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smoke while in your booth space, especially if you are selling clothing or items where smoke smell might linger. Since it’s not advisable to attend a flea market or craft show to sell your product alone, tell your partner you are taking a break, and walk away from your booth – far away. Smoking can run off potential buyers quicker than body odor! Though much less likely to offend than smoking, eating while in your booth is also a chancy behavior. You really should avoid eating in front of customers. When you are engaging in behaviors like eating, it seems to customers that you are not really interested in selling your crafts and they will simply walk away. Greet everyone who stops by to look, but don’t be pushy. Be friendly, but don’t feel you have to sell your crafts unless what you’ve made has a unique feature that isn’t readily visible. Being pushy can drive away a potential customer quite quickly. At the very least, make sure your display table is clean and attractive and that your products are well displayed with prices clearly marked. Some people string lights in their booths and display color photos of their work to spice things up a bit. Still others will play some type of music which can relax a customer and make them more apt to buy. If you’re a crafter, so take this opportunity to build your inventory. There will possibly be a lot of downtime while you’re at the show, so bring along your supplies and continue making your crafts while you’re selling. People like to see a craftsperson creating artwork in his booth, not just selling it. While this isn't always possible, it's a crowd-pleasing idea that works well for jewelry makers, woodworkers, quilters and other craftspeople. Show customers that you know what you are doing and that you love it enough to continue even when you could be relaxing. Making crafts while in your booth serves a dual purpose: you show them you love your work, but you are also building your inventory. In fact, how much inventory to bring along to a show is probably the biggest question for new crafters.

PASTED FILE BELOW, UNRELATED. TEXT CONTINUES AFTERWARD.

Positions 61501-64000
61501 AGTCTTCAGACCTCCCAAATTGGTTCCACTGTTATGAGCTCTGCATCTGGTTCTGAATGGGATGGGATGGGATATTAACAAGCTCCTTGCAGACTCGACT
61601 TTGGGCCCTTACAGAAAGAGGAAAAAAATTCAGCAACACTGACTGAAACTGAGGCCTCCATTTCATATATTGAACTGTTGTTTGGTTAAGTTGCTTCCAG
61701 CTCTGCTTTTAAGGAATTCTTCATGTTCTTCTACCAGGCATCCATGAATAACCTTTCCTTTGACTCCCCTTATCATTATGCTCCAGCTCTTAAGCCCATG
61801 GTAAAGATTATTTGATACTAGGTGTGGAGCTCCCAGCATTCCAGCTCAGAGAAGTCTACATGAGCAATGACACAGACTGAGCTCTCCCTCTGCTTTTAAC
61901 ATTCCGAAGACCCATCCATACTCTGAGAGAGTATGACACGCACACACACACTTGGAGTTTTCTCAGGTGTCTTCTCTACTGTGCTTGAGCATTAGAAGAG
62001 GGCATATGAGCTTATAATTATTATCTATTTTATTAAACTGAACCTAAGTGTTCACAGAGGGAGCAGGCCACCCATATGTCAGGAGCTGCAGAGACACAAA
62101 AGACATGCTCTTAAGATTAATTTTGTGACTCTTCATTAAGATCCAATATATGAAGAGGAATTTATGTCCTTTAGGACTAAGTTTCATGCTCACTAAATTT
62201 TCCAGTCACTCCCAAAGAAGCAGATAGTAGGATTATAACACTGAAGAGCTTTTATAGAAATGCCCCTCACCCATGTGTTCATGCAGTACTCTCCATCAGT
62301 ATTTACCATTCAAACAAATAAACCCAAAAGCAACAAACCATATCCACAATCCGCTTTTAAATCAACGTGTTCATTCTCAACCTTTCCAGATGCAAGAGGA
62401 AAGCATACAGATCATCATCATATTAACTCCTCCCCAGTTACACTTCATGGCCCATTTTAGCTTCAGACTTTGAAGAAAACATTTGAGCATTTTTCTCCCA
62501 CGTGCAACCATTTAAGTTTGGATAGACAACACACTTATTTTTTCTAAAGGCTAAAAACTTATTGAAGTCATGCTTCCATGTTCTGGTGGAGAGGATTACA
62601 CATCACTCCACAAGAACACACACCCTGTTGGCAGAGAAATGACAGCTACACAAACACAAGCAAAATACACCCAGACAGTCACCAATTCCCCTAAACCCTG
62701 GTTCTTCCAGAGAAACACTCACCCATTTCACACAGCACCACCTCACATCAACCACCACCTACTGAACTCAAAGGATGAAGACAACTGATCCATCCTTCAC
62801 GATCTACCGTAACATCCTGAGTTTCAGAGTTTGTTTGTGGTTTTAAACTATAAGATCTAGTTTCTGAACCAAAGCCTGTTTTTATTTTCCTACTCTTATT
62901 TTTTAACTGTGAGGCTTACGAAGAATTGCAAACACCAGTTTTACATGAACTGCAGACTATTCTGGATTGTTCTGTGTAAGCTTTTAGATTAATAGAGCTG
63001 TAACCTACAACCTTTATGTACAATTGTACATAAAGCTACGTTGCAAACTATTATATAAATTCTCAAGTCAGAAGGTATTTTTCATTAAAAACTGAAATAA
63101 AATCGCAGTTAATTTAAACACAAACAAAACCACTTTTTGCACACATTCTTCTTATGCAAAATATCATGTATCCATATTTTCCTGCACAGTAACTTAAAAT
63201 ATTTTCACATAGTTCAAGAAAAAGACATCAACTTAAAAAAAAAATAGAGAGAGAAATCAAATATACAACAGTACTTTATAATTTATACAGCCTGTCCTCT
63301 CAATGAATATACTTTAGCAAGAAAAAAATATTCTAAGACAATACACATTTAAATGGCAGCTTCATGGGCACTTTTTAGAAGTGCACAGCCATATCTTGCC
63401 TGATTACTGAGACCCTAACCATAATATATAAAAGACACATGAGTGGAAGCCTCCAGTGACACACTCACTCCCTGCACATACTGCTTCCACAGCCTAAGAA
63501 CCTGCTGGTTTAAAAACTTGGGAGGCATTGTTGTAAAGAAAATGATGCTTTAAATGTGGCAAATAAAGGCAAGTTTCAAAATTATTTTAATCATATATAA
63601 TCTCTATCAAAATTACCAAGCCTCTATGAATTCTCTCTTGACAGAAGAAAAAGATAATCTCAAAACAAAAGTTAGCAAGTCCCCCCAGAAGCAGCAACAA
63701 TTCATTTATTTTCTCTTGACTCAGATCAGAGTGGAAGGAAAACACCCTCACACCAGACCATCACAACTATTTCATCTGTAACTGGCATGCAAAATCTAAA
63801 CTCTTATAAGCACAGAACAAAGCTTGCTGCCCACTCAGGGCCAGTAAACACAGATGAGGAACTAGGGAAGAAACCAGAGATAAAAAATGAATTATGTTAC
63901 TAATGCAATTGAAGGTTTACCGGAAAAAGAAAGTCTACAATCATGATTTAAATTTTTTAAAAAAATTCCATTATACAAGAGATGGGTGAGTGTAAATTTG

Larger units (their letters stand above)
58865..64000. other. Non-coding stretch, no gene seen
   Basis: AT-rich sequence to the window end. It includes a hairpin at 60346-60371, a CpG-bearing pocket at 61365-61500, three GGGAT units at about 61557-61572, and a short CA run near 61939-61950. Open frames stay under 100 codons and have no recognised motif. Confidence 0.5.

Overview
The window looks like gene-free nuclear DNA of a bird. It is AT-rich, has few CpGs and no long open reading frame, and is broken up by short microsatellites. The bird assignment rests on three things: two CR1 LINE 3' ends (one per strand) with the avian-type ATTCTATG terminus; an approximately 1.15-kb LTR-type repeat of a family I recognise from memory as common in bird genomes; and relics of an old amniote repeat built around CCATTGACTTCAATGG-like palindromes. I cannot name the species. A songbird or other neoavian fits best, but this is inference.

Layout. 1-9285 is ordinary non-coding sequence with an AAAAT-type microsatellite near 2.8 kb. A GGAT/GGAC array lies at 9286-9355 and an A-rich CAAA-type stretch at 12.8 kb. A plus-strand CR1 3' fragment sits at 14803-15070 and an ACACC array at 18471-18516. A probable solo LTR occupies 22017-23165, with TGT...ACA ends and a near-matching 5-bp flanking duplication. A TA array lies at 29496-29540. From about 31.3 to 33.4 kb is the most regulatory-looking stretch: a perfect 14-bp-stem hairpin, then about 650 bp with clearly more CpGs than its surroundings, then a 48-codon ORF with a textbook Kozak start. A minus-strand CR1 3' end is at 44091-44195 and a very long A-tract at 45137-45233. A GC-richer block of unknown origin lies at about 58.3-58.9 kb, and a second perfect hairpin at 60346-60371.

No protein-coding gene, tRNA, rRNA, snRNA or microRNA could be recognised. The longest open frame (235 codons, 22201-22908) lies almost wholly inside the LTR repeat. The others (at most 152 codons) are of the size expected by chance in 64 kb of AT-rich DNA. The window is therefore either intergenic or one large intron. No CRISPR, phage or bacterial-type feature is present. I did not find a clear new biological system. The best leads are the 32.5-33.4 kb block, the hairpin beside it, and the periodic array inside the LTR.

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Signing Up At Flea Markets (Sometimes Getting There is Half the Battle)